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I'm writing a Java program that reads input from a USB device. The reading works fine, but sometimes the input is an incomplete message, or a whole message with part of another message attached. To solve this, I've created a "buffer" (not sure if this is the proper term) of length 1024 (arrays name is "buffer" and it is a byte array) that saves the partial message(s) and adds it to the next input. My function seems to work, but I sometimes get a NullPointerException at line 24 ("sendRawData(sendingArr);") for some reason. Here is the offending function:

public void splitRead(byte[] splitIn) {

            byte[] split=new byte[bufferLen+splitIn.length];
            int splitLength=split.length;
            boolean splitF=true;
            for (int i=0; i<bufferLen; i++) {
            for (int i=0; i<splitIn.length; i++) {
            if (splitLength>4) {
                for (int i=0; i<splitLength; i++) {
                    if ((int)(split[i]& 0xff)==254) {
                        int tempMsgLen=(int)(split[i+1]& 0xff);
                        if (splitLength>=(tempMsgLen+8+i)) {
                            byte[] sendingArr=new byte[tempMsgLen+8];
                            int sL=sendingArr.length;
                            for (int j=0; j<(tempMsgLen+8); j++) {
                            for (int j=0; j<bufferLen; j++) {
            if (splitF) {
                for (int j=0; j<splitLength; j++) {
            } else {

 public void sendRawData(byte[] dataArr) {
     //code removed because I know this part works, have tested extensively

I send the buffer back to splitRead on line 40 because I need the messages to be sent to sendRawData as soon as possible, and if an input includes 2 whole messages, only one would be sent until the next input arrives otherwise. Also, if I don't send the buffer back into splitRead, I think the buffer would get larger and larger if the input always included a whole message plus extra data. I probably should be synchronizing the function somehow, but I'm not sure how to do that and I am focusing on getting basic functionality working first. I apologize if any of this text is confusing; most of this is new to me so I'm having trouble describing my problems.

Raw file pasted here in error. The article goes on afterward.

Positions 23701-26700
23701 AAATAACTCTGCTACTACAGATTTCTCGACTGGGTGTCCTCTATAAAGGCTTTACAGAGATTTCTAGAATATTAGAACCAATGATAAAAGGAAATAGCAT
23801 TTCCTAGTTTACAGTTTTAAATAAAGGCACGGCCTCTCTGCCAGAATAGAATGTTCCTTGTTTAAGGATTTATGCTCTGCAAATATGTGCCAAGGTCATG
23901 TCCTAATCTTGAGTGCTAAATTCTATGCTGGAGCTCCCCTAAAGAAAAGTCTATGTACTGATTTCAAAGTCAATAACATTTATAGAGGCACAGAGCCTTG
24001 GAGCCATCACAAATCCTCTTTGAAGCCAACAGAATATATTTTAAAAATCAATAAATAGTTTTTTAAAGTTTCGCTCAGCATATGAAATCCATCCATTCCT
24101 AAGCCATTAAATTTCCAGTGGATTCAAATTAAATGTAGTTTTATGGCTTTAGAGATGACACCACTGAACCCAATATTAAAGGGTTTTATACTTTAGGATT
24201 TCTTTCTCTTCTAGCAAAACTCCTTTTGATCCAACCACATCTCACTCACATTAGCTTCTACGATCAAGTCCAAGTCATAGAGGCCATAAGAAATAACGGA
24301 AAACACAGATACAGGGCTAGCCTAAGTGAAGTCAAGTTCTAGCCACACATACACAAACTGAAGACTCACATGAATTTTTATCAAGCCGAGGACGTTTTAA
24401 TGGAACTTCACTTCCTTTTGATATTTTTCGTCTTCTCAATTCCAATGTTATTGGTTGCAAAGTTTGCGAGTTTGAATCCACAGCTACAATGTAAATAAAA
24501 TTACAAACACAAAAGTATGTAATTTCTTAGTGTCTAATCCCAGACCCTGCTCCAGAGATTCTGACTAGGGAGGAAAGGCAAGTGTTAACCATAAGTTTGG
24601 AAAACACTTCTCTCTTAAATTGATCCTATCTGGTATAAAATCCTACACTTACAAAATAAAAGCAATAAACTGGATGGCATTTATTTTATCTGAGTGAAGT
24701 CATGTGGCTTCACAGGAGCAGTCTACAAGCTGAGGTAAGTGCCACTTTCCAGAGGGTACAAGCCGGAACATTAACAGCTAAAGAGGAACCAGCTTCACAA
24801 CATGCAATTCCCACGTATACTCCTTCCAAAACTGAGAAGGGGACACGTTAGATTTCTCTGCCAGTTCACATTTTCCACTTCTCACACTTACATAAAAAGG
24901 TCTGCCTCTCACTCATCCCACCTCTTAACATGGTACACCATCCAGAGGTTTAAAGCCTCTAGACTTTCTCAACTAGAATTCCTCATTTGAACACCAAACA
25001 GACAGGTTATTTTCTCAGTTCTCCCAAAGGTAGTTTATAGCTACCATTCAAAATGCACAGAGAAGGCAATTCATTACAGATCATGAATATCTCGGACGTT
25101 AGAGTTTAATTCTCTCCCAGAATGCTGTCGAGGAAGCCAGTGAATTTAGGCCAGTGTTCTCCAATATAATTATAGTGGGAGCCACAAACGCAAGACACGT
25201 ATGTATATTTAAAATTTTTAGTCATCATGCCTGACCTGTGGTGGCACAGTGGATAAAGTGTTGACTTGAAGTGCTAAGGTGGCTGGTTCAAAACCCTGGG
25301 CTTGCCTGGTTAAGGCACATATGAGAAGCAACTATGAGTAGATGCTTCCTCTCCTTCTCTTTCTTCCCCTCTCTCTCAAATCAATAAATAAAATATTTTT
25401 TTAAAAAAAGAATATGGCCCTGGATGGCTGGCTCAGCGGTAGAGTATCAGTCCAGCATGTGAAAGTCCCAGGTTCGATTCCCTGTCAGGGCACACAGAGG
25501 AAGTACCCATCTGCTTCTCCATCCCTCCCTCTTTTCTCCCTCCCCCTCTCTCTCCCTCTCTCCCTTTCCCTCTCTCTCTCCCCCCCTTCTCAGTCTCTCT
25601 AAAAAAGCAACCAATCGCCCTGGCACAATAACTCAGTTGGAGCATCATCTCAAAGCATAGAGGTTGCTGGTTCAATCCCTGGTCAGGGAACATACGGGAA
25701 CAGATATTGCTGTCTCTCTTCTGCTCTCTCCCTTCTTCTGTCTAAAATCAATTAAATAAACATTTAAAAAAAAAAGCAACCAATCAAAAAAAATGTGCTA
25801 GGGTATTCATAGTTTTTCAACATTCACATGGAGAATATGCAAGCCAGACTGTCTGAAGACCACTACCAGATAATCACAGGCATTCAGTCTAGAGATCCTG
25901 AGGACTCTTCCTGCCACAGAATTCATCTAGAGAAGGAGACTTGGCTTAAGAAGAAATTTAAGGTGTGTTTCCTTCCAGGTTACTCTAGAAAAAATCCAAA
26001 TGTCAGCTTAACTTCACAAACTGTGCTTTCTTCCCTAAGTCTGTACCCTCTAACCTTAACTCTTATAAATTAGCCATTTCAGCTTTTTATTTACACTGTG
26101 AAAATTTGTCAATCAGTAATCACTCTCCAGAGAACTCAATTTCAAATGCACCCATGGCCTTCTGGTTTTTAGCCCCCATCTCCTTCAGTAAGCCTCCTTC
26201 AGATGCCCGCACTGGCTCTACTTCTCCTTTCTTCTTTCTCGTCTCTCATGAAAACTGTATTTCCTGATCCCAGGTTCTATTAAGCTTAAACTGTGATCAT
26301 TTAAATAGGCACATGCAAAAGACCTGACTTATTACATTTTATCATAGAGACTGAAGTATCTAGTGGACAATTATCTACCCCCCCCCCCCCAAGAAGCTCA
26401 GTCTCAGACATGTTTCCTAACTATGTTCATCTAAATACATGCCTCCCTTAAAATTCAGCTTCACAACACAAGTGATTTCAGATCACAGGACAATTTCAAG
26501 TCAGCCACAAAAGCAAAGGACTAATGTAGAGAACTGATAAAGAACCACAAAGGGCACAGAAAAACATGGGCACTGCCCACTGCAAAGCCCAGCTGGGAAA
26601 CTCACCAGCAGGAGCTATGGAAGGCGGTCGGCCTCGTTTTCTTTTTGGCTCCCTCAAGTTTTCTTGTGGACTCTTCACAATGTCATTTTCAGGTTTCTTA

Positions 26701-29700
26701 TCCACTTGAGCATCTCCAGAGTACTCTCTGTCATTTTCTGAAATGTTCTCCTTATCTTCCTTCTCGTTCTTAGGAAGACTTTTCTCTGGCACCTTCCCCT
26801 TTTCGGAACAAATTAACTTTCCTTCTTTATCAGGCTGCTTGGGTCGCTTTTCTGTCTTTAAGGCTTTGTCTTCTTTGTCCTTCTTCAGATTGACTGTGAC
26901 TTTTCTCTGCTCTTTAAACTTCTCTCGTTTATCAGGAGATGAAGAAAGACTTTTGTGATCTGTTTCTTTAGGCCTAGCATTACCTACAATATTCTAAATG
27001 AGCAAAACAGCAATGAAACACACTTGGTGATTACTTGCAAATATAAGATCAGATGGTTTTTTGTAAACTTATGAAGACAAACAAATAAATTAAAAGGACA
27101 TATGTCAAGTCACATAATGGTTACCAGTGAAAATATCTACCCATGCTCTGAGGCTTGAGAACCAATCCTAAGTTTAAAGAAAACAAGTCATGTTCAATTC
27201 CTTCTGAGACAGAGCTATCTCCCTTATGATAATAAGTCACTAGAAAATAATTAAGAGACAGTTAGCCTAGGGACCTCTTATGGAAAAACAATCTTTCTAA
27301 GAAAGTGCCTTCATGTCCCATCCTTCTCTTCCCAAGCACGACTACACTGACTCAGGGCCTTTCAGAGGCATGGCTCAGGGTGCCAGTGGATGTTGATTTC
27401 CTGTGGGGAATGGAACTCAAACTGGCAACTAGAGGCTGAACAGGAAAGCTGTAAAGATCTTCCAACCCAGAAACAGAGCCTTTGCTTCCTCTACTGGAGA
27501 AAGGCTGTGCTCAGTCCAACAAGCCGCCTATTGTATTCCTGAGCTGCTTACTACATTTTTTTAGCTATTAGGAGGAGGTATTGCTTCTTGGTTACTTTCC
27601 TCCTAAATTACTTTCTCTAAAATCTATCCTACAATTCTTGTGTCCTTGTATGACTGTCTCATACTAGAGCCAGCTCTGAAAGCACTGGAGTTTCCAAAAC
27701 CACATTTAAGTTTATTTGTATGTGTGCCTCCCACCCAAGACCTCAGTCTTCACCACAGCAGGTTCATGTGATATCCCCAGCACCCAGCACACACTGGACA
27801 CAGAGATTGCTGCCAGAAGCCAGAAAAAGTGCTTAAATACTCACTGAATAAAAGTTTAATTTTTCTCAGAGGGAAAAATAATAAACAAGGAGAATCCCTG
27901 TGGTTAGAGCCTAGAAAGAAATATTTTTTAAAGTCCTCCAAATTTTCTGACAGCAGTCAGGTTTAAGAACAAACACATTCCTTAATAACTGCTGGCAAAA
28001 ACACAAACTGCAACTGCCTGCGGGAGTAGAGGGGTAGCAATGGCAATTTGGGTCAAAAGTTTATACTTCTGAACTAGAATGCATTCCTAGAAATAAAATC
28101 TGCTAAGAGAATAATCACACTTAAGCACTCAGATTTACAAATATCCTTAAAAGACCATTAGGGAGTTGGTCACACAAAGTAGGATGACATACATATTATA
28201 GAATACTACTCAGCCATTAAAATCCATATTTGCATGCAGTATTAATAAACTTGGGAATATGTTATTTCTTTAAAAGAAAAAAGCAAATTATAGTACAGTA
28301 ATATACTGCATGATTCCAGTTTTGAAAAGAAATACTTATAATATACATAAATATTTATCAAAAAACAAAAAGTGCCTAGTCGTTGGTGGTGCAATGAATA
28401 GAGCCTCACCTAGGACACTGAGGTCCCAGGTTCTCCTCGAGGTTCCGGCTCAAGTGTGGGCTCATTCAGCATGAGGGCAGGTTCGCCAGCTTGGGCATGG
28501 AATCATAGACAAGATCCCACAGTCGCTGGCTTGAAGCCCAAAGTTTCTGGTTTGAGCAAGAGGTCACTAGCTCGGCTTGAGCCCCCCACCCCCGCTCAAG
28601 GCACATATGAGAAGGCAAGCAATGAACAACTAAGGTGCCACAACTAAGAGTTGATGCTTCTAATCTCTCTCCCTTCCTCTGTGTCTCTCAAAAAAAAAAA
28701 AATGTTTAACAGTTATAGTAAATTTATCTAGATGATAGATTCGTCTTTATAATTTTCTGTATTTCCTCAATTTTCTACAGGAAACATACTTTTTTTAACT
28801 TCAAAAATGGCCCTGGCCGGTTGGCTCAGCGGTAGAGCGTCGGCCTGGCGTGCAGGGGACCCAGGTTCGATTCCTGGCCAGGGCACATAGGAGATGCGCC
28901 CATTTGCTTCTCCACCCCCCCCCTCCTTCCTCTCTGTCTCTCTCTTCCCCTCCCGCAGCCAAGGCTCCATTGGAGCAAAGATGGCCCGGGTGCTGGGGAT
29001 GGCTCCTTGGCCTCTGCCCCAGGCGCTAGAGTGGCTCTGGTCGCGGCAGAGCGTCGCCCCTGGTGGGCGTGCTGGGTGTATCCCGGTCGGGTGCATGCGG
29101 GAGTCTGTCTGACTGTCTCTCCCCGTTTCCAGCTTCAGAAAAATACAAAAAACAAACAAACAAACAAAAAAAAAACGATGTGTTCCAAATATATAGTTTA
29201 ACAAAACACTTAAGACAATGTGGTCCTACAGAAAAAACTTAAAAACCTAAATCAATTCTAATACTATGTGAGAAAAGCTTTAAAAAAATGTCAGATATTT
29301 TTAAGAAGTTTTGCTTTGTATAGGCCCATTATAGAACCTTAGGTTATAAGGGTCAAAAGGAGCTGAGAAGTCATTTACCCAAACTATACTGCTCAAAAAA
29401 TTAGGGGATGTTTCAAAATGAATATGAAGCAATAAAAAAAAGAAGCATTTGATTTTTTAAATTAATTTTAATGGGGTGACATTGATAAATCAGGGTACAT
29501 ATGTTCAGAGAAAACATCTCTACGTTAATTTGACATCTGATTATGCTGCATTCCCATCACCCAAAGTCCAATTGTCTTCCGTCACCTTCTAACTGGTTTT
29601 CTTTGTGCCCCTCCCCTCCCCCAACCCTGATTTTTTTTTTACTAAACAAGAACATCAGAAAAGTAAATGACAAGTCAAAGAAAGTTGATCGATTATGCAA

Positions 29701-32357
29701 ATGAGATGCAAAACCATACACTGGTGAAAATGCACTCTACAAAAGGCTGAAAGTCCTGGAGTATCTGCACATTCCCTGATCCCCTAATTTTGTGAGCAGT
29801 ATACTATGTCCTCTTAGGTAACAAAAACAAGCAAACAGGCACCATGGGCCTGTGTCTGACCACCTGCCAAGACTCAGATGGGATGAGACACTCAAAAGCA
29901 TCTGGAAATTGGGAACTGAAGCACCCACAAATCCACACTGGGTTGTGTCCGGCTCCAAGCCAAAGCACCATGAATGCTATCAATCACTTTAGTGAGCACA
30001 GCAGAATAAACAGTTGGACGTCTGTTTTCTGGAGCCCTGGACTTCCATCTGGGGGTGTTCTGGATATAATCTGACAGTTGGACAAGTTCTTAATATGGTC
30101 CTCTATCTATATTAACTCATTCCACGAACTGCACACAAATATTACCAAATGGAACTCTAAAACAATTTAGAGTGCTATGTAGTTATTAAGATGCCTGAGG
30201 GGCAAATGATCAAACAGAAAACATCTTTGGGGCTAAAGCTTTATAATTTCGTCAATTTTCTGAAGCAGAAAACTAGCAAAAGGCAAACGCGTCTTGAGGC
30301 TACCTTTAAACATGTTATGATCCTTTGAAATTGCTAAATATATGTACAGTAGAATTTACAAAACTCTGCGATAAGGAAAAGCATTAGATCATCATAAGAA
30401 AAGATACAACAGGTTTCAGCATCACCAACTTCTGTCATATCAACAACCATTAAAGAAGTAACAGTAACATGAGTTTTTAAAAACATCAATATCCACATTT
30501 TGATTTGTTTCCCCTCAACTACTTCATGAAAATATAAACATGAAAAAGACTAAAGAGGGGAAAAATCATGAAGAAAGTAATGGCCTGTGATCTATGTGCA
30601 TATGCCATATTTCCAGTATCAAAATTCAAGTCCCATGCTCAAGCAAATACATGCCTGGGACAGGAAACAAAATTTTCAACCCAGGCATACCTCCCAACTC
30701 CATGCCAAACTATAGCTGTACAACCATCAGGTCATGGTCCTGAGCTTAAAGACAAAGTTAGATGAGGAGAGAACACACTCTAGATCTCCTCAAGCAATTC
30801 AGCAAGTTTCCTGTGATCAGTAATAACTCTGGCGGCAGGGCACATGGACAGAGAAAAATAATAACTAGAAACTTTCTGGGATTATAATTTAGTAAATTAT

Thanks for any help, Cameron

share|improve this question
Something unexpected came up and I will be back in 3 hours or so, sorry. – Cameron Lattz Oct 1 '12 at 1:06
Since you haven't included the actual code that fails (despite whatever tests you've run), I can only guess: probably something inside sendRawData expects that the array passed in will be full of data, but in actuality (perhaps at the end of a message) this array may contains some nulls at the end. To fix, add a null check before using each piece of data from the array, or be more precise when creating the array to size it exactly as big as the actual data it contains. – Magnus Oct 1 '12 at 1:08
@Magnus Nulls in a byte[]? – David Conrad Oct 1 '12 at 2:46
@Magnus: If I'm not a mistaken, wouldn't a "null byte" just read as 0? I have many 0s in my array but those are natural because the messages SHOULD contain many 0s according to the message protocol. The arrays ARE sized exactly as big as the actual data, with the exception of the buffer, which I don't want to resize again and again. Instead I keep a bufferLen int variable as an index. In any case, the problem is certainly not with sendRawData because I use it for other functions and it works flawlessly. BTW, The code fails every time I run it. – Cameron Lattz Oct 1 '12 at 4:07
No, setting something to null does set its reference to null, not its value. This means that your variable has a reference to unaccessible memory. Therefore the JVM does not know what value to read, which causes the NPE. What Magnus meant is that if your byte array is not pre-initialized by 1024 bytes, there may be null references if your input buffer is not 1024 bytes long. – thobens Oct 1 '12 at 12:51

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